When you have started negotiations with someone outside your business (eg to collaborate on a commercial project), you should use a letter of intent to record the key terms that have been agreed and which will form the basis of your negotiations. A letter of intent is not normally legally binding, but using one can save your business time and money as it will give both parties confidence that a deal is possible. You can find out more about what a letter of intent is by reading this earlier blog in our series. Read on to find out how to create a letter of intent.
Terms to include in a letter of intent
Your letter of intent should set out the understanding of the parties as to the key terms that they will be negotiating and how they intend those negotiations to proceed. To create your own letter of intent, you can use our template, which is customisable to your negotiations and contains the key terms set out below:
1. The timescale within which you intend to reach a formal agreement
Consider including a timescale within which your negotiations will take place and after which you expect to have negotiated a full, legally binding commercial agreement. You could also include a provision that if you are unable to conclude your negotiations within that set period of time, or if either party withdraws from negotiations, neither party will have any liability to the other. Although not legally binding, this will reinforce your intent around timescales and reduce the risk of protracted negotiations.
2. Any pre-conditions to your agreement
Pre-conditions are conditions that must be met before either party can enter into a final agreement. For example, you may require certain documents to be signed or regulatory approvals to be granted. Equally, it is likely that you will be carrying out due diligence into the other party to inform you about what the key risks to the transaction might be, and a typical pre-condition might be that you receive satisfactory results to your due diligence exercise.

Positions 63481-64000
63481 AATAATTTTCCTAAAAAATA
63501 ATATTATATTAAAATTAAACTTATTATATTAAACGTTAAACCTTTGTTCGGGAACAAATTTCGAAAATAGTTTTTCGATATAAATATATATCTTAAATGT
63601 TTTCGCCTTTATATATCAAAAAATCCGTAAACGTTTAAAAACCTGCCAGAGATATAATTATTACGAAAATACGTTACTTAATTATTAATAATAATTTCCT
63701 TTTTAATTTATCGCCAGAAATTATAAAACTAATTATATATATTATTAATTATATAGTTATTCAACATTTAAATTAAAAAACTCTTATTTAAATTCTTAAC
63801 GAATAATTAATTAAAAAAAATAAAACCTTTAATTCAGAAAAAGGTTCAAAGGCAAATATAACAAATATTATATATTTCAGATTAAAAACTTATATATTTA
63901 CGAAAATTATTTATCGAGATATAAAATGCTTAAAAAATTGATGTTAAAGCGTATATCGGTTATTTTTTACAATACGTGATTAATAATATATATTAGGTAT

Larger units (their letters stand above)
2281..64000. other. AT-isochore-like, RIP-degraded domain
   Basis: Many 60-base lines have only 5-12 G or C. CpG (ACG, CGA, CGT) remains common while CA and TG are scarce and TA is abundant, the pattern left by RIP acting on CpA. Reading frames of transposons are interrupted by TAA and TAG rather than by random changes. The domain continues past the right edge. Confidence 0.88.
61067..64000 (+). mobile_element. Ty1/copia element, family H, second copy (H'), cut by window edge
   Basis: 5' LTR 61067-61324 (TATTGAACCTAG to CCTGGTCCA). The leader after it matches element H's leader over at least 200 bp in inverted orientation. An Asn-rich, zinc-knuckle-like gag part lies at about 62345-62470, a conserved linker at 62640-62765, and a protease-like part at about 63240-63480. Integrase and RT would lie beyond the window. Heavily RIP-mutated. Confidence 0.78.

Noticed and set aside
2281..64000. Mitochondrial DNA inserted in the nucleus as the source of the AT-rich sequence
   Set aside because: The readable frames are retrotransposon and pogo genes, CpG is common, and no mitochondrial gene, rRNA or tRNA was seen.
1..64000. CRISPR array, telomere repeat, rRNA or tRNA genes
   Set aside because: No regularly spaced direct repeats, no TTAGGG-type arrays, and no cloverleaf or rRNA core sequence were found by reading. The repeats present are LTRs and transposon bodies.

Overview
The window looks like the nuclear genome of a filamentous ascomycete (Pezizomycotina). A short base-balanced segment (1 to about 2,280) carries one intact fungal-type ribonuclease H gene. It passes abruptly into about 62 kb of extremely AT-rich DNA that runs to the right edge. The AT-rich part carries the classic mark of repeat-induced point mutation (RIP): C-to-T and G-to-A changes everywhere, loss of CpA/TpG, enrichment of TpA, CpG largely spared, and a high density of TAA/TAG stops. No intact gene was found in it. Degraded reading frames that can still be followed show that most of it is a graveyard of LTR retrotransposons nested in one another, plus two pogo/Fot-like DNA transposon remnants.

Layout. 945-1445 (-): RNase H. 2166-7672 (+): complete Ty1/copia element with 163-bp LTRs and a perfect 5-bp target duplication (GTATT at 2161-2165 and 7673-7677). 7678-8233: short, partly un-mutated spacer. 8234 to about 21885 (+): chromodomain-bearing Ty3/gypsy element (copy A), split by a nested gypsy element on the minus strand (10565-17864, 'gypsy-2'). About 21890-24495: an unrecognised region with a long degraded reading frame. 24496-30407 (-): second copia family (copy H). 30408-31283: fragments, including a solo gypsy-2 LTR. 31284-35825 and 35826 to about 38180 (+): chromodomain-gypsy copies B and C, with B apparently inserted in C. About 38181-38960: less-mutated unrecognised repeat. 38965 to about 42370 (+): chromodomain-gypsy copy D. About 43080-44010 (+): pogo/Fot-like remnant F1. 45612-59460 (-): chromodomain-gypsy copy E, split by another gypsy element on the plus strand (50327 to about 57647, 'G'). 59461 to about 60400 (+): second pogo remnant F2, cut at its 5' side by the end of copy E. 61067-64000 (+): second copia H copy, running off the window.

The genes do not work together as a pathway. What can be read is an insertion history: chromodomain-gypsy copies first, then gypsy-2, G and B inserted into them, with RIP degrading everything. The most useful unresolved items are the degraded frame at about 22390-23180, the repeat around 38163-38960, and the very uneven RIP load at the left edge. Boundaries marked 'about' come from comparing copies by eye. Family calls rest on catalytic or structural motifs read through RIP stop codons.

3. The key commercial terms
Your letter should set out the key commercial terms that the parties will be negotiating and which will need to be agreed before you enter into detailed discussions. These may include provisions about pricing, the duration of the contract, service levels, deadlines, warranties and termination events. You should also set out the key obligations of each party.
4. A declaration that the heads of terms are not intended to be legally binding
You should include a statement in your letter of intent that (if appropriate) it is not intended to be legally binding. You could also consider including the words ‘subject to contract’ at the head of the document to make it clear that (if this is the case) none of the terms in the letter have any legal status. Using this phrase will help to create a presumption against a legally binding contract having been created.
Note that in some circumstances, you may wish to include some terms in your letter of intent that are legally binding (eg a confidentiality provision or an exclusivity clause). For further guidance about the legal status of a letter of intent, read this blog.
To create your own letter of intent when you are entering into commercial discussions, use our template letter. It contains all of the key terms set out above and is customisable to your business negotiations.
Using Sparqa Legal’s letter of intent template
To use our template letter of intent, follow this link or use the button below and click ‘Get Started’. You can then complete the questionnaire to customise the letter to your commercial negotiations. Once you have finished, download and print the letter and read it through carefully before ensuring that it is signed and dated by both parties.
If you plan to disclose any business information during your negotiations, make sure you ask the other party to sign a Non-Disclosure Agreement (NDA) before doing so. See our Q&A on Protecting intellectual property and business information during meetings or negotiations for further guidance, and for templates you can use see either our mutual NDA template or our one-way NDA template.
Do both parties need to sign a letter of intent?
Although letters of intent are not generally legally binding, it is still best practice for both parties to sign the letter. This confirms that it reflects their intentions and demonstrates both their agreement in principle and their commercial commitment to negotiating a formal agreement.
Before joining Sparqa Legal as a Senior Legal Editor in 2017, Frankie spent five years training and practising as a corporate disputes and investigations lawyer at leading international law firm Hogan Lovells. As legal insights lead, Frankie regularly contributes to Sparqa Legal’s blog, writing content across employment law, data protection, disputes and more.